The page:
anyway, give the routine a try for a month or two, see what happens for you rather then what someone says happens for them in a month or two if its not working you wont have slipped down to the bottom of the mountain you might have slipped back a little bit BUT you'll have learnt something incredibly valuable, you'll have learnt that it doesn't work for you!
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    Nov 10, 2010 8:10 AM GMT
    shaag382 saidWhy is the split routine not effective for non professional body builders? How do you know when you're ready to use a split routine?

    OK. In the old days body builders used to work out 3 times a week on non-consecutive days with whole body routines. That was the norm. Then the discipline changed and the ideals of what the body should do changed and steroids were discovered (and it all went to hell, but anyway...)

    A split is simply dividing a whole body routine into sections so that you can train more than 3 times a week without over training a particular body part. You train legs Monday, then they rest until the next leg day, which means you can hit them harder and they have time to recover fully. Splits are about allowing intensity and rest. You change from a whole body routine to a split when you are no longer making (enough) gains on a whole body routine. If you want to lift more than 3 times a week you also need to do a split or you will over train.

    sorry 4 the delay in replying
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    Nov 10, 2010 9:41 AM GMT
    I recommend both these books. They give not only good suggestions for structuring workout plans, but give you the background and research results so you can become comfortable in making adjustments. Both emphasize strength built on a solid foundation of core strength and flexibility. Colgan also covers proper stretching and dispels some myths.

    Look at the user reviews also.
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    Nov 10, 2010 10:07 AM GMT
    Good luck man! Your plan looks okay but hard to give feedback without knowing exactly your goals.
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    Nov 11, 2010 2:14 AM GMT
    If you're training without chemical enhancement, and if you train with any real intensity, you should be careful that you're eating enough and don't over train.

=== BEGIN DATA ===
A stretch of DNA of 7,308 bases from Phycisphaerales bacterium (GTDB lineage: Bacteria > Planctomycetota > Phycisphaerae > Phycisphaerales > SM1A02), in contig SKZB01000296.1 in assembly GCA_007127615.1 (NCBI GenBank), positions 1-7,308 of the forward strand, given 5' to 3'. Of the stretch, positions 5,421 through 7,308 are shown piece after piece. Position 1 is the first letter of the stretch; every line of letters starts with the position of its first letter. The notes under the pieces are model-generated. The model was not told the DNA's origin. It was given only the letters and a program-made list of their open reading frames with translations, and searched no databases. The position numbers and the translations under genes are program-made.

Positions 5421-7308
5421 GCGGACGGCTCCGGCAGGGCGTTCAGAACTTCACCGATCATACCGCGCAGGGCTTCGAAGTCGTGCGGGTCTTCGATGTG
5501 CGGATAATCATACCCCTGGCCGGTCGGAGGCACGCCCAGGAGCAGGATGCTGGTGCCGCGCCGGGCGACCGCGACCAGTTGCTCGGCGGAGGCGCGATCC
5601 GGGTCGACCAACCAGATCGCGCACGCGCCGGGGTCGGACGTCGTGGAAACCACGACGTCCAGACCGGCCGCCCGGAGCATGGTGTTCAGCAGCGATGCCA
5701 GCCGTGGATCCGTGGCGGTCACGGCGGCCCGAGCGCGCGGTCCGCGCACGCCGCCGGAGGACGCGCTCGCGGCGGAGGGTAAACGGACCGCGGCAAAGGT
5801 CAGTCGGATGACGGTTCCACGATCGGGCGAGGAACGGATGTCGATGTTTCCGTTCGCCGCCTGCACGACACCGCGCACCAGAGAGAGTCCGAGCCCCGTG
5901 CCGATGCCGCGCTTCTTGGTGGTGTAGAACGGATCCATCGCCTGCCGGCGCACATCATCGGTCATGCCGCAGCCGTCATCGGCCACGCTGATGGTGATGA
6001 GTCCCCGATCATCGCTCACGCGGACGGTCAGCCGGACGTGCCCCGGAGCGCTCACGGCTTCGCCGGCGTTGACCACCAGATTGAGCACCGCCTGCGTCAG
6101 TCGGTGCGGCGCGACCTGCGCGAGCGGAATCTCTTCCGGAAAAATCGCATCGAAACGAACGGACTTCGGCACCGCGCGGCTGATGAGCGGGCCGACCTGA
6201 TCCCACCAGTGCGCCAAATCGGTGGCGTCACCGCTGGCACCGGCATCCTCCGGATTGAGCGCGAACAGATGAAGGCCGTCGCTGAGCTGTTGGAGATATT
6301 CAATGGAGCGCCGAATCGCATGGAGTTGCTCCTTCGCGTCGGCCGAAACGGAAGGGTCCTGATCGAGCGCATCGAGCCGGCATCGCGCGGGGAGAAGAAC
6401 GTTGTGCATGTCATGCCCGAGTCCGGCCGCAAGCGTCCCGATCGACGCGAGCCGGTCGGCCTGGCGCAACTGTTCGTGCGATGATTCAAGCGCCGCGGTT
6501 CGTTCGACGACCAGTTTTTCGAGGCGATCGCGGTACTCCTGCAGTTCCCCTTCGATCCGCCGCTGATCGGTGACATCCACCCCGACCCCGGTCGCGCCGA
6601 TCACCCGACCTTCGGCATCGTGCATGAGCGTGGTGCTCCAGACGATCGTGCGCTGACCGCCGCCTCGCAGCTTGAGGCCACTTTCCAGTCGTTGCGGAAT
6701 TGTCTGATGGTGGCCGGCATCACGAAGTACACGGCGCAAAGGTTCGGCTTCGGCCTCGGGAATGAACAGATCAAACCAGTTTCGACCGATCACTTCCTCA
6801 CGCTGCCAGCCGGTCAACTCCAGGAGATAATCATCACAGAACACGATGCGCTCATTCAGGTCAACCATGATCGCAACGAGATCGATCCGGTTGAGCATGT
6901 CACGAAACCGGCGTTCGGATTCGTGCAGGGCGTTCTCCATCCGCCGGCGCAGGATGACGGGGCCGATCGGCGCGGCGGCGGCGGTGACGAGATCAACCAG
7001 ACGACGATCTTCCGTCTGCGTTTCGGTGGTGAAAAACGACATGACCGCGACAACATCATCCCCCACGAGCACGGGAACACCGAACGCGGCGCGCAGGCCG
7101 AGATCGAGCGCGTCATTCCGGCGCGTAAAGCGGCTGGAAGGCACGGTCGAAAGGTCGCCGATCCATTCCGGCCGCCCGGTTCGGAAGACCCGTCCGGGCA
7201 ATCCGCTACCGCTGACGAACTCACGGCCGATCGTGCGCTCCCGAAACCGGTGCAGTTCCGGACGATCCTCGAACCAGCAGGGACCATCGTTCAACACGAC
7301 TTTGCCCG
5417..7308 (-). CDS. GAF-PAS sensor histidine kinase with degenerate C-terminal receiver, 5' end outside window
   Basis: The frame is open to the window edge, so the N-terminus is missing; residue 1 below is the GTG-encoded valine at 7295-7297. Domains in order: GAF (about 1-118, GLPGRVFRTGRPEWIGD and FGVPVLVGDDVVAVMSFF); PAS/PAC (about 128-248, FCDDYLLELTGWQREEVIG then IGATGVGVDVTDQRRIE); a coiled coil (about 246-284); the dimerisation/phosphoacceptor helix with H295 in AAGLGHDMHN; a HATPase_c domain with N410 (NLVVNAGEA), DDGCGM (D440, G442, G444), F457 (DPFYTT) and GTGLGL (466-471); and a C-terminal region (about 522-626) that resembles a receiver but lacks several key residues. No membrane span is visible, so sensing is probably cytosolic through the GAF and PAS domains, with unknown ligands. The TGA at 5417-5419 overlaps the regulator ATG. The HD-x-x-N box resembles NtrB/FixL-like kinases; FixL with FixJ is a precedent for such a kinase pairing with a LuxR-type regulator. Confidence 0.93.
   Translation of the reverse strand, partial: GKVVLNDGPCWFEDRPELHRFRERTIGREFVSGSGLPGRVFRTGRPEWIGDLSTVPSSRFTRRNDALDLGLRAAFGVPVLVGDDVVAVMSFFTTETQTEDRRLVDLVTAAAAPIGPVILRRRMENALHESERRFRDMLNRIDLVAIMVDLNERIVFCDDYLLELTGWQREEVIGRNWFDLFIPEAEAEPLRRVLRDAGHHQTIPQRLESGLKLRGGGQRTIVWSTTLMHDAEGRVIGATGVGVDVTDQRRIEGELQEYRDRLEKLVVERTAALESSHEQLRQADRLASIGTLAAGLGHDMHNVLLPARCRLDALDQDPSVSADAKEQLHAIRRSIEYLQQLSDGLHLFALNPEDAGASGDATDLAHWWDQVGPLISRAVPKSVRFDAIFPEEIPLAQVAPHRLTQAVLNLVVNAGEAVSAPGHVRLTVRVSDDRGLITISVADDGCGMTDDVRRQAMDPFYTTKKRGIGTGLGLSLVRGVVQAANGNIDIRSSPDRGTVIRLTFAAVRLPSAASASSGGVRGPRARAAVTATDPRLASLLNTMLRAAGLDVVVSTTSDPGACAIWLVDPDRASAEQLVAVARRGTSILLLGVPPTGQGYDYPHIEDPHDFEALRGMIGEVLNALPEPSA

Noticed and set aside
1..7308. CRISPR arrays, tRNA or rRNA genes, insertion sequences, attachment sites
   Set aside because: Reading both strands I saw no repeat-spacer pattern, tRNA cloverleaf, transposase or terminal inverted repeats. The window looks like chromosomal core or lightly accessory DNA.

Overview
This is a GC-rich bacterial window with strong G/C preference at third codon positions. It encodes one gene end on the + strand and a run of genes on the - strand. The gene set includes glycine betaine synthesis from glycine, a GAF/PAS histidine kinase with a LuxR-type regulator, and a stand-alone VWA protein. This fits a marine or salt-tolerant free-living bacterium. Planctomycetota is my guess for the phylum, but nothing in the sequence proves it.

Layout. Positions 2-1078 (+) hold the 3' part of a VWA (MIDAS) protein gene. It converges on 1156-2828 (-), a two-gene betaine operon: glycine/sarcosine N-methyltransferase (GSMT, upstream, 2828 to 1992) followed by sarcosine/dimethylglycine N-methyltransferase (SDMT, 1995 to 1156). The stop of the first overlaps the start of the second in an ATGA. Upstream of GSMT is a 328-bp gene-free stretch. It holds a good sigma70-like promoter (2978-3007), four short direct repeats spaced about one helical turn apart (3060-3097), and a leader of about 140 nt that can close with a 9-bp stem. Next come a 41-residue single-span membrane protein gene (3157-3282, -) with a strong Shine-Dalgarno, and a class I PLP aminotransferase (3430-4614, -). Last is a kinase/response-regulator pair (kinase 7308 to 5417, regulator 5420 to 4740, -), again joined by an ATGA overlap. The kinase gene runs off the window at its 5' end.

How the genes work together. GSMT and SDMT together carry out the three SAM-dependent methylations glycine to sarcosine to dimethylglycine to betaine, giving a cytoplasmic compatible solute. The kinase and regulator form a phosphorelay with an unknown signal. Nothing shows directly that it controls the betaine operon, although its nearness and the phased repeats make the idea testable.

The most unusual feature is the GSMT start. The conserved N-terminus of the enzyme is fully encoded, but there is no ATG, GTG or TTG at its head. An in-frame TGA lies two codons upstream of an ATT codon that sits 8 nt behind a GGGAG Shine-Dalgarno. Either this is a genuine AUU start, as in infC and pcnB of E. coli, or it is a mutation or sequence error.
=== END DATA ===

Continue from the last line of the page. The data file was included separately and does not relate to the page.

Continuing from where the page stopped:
You should be very careful with unbalanced exercises. It's pretty easy to injure yourself if you're over-zealous.

    Old school training typically has folks over training.

    If you're hard gainer, you'll want to study up on sarcroplasmic hypertrophy. You'll also want to make sure you have adequate calories (by FAR the most important component to making gains), and that you recover.

    I recommend something like this, for adequate recovery.

    Day 1: Back, bis
    Day 2: Chest, tris
    Day 3: Quads
    Day 4: Shoulders
    Day 5: Hamstrings
    Day 6: Arms
    Day 7: Day Off

    Eat, eat, and eat some more. Unless you're eating lots of grease and sugar, you won't get fat.

    Lots of folks over train, train for myofibrillar hypertrophy, instead of sarcoplasmic hypertrophy, and absolutely fail to consume enough calories.

    Make sure you throw some HIIT in several times a week, and eat.
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    Nov 11, 2010 4:10 AM GMT

    Is the routine that chuckystud just posted what you're talking about?
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    Nov 11, 2010 5:48 AM GMT
    The program that I gave you allows for lots of recovery, even if you eat badly.

    Recovery is when you make gains. You can't recover, and can't make gains, without calories, and rest.

    Chances are that training each part only once per week will allow you to make much better recovery, and, hence, much better gains. The recommendation is based in logic, and science, that's tried and tested.

    More, and more often, is NOT better.

    The routine you have posted almost certainly will result in over training unless you're very well rested, and eating very well.

    Of course, I'm the one with the trophies, so, you'll have to decide, on your own, and through your own research, whether, or not, you feel what I say has credence.


    I've worked with Logan / flex89 since he was 18. He's 21 now. Logan gained 80 pounds of muscle in 5 months (135# to 216#). Logan is a type 1 diabetic, and, I got him to eating, and doing what I just told you. We leveraged his diabetes in a positive way, and Logan learned how to train for sarcoplasmic hypertophy. It's not the first time I've met with that level of success, although Logan was certainly the most impressive.


    Logan weighs 230# today, and has lived with me the last 2.5 years.

    The trick is in learning the science, and NOT listening to someone who doesn't know that science.

    Just FYI, Logan and I met on RJ in August 2007 when he asked me questions about how to get bigger. After he got big (215) he moved in May 2008. We have an IT consulting business together and have had a lot of fun.